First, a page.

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“Black Christmas” is One of the Most Underrated Pioneers of the Slasher Sub Genre; Here are 10 Facts You May Not Know About This Essential Horror Classic.

Black ChristmasComedian Steve Martin not only loves Black Christmas (1974), but he claims to have watched it 27 times. Filmmaker Bob Clark, who is best known for the immortal classic A Christmas Story (1983), first explored the Christian holiday in a much more horrific manner.

A mysterious killer makes obscene phone calls to a group of unsuspecting sorority sisters, as he hides out in their house and systematically wipes them out. Film historians always give Halloween the nod as the “Father” of slasher films, but Black Christmas should always be debated in that discussion. After all, Clark’s Christmas emerged on the Silver Screen several years prior to John Carpenter’s Halloween.

One thing that isn’t up for debate is that Black Christmas IS the first slasher movie to utilize a holiday as the film’s title. After Halloween, more horror movie makers began using holidays to creep out audiences. My Bloody Valentine (1981), Silent Night, Deadly Night (1984) and April Fool’s Day (1986) are just a few examples.

Now, here are 10 things you may not know about Morbidly Beautiful’s Eerie Essential: Black Christmas.



How can the King of Rock ‘n’ Roll be wrong? That’s right, Elvis Presley himself went on record saying that Black Christmas was his favorite horror movie. In fact, to this day, his family watches the movie as a tradition in his memory.


NBC decided to air Black Christmas in prime time with the title “Stranger in the House”. Unfortunately, the film was too scary for network television audiences and was quickly yanked off the airwaves.


Filmmaker Bob Clark admitted that the film’s original script featured much more heinous murder sequences to create more blood and guts. In the end, Clark decided that toning down the kills would heighten the suspense and make the murders more chilling. The final product speaks for itself over 40 years later.


The setting for Black Christmas featured a winter wonderland of beautiful snow. However, is as the case with so many Hollywood movies, the snow outside of the sorority house was in fact a foam that the local fire department provided to the filmmakers. Cinematographer Albert Dunk later said that the foamy substance made the grassy landscape grow greener the spring following the film’s principal shoot.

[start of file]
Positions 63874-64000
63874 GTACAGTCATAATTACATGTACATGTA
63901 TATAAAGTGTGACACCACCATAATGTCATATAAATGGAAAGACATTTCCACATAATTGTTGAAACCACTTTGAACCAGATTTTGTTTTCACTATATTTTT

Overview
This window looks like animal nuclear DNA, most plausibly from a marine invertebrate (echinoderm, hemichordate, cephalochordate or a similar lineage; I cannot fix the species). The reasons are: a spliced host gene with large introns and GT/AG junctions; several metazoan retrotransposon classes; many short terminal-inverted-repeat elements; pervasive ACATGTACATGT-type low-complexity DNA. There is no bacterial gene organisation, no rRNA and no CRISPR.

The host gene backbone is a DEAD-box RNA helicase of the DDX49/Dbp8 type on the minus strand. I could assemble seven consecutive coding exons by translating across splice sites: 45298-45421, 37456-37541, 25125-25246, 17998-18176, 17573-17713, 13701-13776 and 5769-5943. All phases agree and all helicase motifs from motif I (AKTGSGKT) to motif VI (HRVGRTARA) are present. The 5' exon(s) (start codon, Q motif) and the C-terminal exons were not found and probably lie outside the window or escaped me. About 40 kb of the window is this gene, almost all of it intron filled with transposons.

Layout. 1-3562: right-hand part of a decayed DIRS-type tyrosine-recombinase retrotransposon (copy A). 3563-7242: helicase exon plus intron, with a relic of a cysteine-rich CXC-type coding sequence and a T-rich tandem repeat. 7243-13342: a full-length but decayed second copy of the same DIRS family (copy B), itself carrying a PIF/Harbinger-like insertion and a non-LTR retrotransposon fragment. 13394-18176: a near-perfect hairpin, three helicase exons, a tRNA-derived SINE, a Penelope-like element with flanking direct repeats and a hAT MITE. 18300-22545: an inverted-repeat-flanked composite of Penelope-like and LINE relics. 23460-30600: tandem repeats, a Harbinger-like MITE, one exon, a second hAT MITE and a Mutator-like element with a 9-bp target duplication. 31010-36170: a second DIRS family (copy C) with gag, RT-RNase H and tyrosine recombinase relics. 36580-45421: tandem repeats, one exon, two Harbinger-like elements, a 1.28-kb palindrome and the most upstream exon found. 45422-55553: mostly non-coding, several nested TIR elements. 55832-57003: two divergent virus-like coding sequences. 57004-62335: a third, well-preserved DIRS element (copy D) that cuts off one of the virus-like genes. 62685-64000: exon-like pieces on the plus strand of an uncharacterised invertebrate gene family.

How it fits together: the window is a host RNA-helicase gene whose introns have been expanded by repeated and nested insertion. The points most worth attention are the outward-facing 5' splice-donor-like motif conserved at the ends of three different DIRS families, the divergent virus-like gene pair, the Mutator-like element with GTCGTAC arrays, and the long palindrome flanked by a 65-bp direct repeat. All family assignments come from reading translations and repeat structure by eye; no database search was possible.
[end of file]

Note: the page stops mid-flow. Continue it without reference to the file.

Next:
The killer’s voice on the telephone was performed by a number of people on set. In an interview, Bob Clark said that there were in fact three performers: himself, Nick Mancuso and an actress. Clark said he couldn’t remember which actress, but at a fan expo in 2014 the mysterious actress was addressed by Mancuso. Nick recalled that actress Ann Sweeny probably did the voice, but he wasn’t absolutely positive. Whoever’s voice it really was found themselves dubbed in during post-production, but actors reacted to the “voice” of Bob Clark while shooting the scenes.


Halloween (1978) made the idea of the killer’s POV fashionable in horror movies, but it wasn’t quite as innovative as filmmaker John Carpenter would have you believe. In Black Christmas, which was released four years prior to Halloween, cinematographer Albert Dunk created the murderer’s point-of-view shot courtesy of a shoulder harness he used during principal photography. And even Black Christmas can’t lay claim to be the true innovator of the POV killer. Peeping Tom (1960) holds that honor.


Edmond O’Brien was originally slated to play the role of Lt. Fuller in Black Christmas. The old school actor made a name for himself in such classics as The Man Who Shot Liberty Valance (1962) and The Wild Bunch (1969). However, O’Brien was struggling with Alzheimer’s when John Saxon was cast in the part at the very last moment. Saxon later played a very similar role, as Lt. Thompson, in Wes Craven’s masterpiece A Nightmare on Elm Street (1984).


Black Christmas was initially released in the United States under the title of Silent Night, Evil Night. The U.S. distribution company feared that the title of Black Christmas would be misconstrued as a blaxploitation film. For whatever reason, the film did better at the box office once the title was changed back to Black Christmas.


Actress Margot Kidder (Barb) went on to play the iconic character of Lois Lane in Warner Bros.’ original four Superman movies. Black Christmas, at the time of its release, was a critical failure. This came as no surprise to Kidder, but she was taken by surprise later in life at what a cult following Black Christmas developed.


With only a budget of $620,000, Black Christmas grossed just north of $4 million at the box office. Despite what some film historians would have you believe, the film was a viable motion picture. Critics might have slammed the movie, but its success financially is no myth. Audiences responded in 1974 and continue to do so today, as Black Christmas is not only regarded as a cinema classic but one of the original slasher films.

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